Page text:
Washington State Wine – A rich history and a bright future
When you think about American wine it is hard not to be drawn to the wine making behemoth of California particularly within Napa and Sonoma County. With over 130 AVAs spread across 242,000 hectares of vineyard, California is an undeniably massive part of the global wine market let alone the US. However, there is more to American wine if not in quantity but certainly in quality. Beyond the borders of California - excellent wine awaits.
Head north of California, be sure to stop in Oregon for some incredible small-batch wines, and you will eventually arrive in Washington State. Here you will find over 1,000 wineries across 16 AVAs and 400 growers producing 201,000 tons of grapes a year - everything from Cabernet Sauvignon and Chardonnay to Chenin Blanc and Sangiovese. Washington State is the second biggest wine producer after California but what sets it apart from many wine regions around the world is its depth of quality. 90% of Washington States wineries are small family run businesses making fewer than 5,000 cases, these are micro-productions that lack quantity but deliver in quality. Washington is huge and the growing conditions are perfect for wine – so while the region has no intention of producing huge volumes of low-quality wine there is so much opportunity for growth and as a result Washington wine is one of the most exciting prospects for the future. The trend is clear 45% of Washington wines in Wine Spectator scored 90+ points compared to 36% from California. Yet the average price for those wines was $48 for Washington compared with $77 in California. Washington is producing small-batch world-class wine at a price well below the wines it is directly competing with on quality.
What is the secret behind Washington State wine?
The secret behind exceptional wine is simple.... people and place
46-degree parallel: Washington is lucky to lie on the 46-degree latitude line this is widely seen as the sweet spot for grape growing. This latitude runs just north of the Rhone and just south of Burgundy, also cutting through northern Italy. Due to this position the state averages 17-hours of sunlight during the growing season but the night times are cool. This creates what is called a large diurnal range (temperature variation between day and night) – prime for cultivating grapes with excellent fruit development while retaining freshness and acidity. The relatively high latitude and pacific coast influence creates distinct seasons with cold winters. This means that there is relatively low disease and pest pressures, this allows vineyards to be sustainable and organic avoiding the use of chemicals.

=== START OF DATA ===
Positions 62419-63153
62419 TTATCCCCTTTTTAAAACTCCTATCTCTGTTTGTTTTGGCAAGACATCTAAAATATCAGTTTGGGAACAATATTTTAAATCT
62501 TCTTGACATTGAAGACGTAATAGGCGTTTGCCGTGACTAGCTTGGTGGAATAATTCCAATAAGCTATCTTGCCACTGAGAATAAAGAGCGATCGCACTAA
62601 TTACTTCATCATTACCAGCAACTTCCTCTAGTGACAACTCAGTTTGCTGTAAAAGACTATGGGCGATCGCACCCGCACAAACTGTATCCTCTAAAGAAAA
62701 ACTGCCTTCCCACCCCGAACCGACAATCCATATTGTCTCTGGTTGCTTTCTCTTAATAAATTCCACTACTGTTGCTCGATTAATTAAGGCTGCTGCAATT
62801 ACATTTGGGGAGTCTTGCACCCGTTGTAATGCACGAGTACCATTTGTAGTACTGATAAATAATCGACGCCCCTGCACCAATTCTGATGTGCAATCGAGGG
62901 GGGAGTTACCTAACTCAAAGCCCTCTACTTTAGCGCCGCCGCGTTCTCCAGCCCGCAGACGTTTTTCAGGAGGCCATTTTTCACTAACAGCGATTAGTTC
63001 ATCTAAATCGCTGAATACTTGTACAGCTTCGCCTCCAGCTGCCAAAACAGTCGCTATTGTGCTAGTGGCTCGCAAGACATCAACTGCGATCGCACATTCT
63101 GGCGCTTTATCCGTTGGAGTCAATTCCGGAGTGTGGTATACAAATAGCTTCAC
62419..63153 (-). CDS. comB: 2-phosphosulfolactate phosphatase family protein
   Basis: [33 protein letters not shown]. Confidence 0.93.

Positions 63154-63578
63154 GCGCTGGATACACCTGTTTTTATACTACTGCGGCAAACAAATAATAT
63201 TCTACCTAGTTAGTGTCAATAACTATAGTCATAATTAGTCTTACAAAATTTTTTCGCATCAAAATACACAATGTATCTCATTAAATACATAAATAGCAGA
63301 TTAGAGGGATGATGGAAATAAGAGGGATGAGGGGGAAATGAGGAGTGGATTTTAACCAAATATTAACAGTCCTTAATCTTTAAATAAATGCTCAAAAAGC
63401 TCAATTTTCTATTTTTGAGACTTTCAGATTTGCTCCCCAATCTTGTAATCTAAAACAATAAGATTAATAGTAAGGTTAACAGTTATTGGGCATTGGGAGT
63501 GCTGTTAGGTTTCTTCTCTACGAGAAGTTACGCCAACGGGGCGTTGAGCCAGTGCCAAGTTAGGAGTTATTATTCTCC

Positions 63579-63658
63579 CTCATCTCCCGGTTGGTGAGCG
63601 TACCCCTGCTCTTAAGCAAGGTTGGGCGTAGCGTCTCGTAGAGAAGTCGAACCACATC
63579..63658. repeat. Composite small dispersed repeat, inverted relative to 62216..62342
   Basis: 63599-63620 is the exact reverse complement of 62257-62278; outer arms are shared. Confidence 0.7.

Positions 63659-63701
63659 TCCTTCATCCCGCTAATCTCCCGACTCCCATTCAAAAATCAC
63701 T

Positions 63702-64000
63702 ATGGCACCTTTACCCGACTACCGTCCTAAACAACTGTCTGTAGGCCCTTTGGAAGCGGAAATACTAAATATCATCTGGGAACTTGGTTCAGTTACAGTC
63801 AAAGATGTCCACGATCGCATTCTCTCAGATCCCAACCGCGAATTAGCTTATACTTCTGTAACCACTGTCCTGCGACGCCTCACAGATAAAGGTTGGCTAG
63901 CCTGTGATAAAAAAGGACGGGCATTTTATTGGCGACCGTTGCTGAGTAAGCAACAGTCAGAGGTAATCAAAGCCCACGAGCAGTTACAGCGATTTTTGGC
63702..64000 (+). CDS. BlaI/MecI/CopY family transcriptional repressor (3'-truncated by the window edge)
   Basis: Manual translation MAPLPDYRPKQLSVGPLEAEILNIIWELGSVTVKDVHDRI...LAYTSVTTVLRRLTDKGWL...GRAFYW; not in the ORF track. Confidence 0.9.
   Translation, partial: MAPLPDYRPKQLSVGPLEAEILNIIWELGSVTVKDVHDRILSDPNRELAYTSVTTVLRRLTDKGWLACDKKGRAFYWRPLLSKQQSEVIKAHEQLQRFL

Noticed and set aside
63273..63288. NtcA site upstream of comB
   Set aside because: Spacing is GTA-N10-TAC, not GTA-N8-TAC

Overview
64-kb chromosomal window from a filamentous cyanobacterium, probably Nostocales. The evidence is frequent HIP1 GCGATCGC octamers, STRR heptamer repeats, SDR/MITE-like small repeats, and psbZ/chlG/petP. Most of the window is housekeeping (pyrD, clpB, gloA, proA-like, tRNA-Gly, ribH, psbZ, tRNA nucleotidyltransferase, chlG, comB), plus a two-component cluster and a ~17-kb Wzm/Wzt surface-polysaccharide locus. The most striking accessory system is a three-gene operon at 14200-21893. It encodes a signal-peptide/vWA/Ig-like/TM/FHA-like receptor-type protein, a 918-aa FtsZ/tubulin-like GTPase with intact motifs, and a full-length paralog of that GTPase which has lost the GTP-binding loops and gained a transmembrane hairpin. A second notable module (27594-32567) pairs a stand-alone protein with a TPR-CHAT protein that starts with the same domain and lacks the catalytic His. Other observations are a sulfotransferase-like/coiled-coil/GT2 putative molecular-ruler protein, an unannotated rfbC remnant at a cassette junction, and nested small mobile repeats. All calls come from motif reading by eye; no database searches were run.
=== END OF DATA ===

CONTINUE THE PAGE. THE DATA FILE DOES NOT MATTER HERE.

Rain shadow effect: Columbia Valley and the majority of Washington’s AVAs lie to the east of both the Olympics and Cascades Mountain ranges this creates a protective barrier between the wet weather from the pacific – thus creating a rain shadow in Washington wine country.
Complex soil types: The soil composition of the Pacific Northwest is unique and well suited to viniculture. Volcanic lava flows and glacial floods have laced the soils with a rich deposit of minerals, seen as beneficial to growing grapes of quality and complexity. The dominant Loess soil is porous and well-draining which prevents dilution of the grape flavours during ripening.
The people: Washington State is massive and there is plenty of space to grow, one of the biggest challenges is the distance between vineyards, so wine growers and vintners must work in collaboration and they do to great success. The industry is still relatively young but the diversity of those involved in the industry is one of Washington’s greatest assets. On average four new wineries open a month and the quality remains exceptional.
Over the month of July Roberson has been running a US focused campaign: ‘New American Classics’. This has been a celebration of wines that have helped define the US wine scene and in doing so have become ‘classics’ of the industry. Washington winemakers don't conform to tradition, they are often from backgrounds outside of wine, they are artists, dreamers and lovers of wine, who enter the industry experimenting, they are bold and creative, acting in the here and now in an attempt to create something truly remarkable. These are the very ingredients that inspire those moments, those experiments and passion projects that just might revolutionise an industry and in-doing so may, one day, become the 'New American Classics'.
There is no doubting the contribution Washington wine makes to the US wine industry. We are proud to support the likes of Hedges as their importer in the UK, and in recognition of the contribution Washington wine has made and will continue to make, we have put together a Washington Wine Collection. They encapsulate the Washington wine scene, they’re individual, high in quality, some rich in history, others new and bursting with exciting potential, many are family owned and all have a bright future.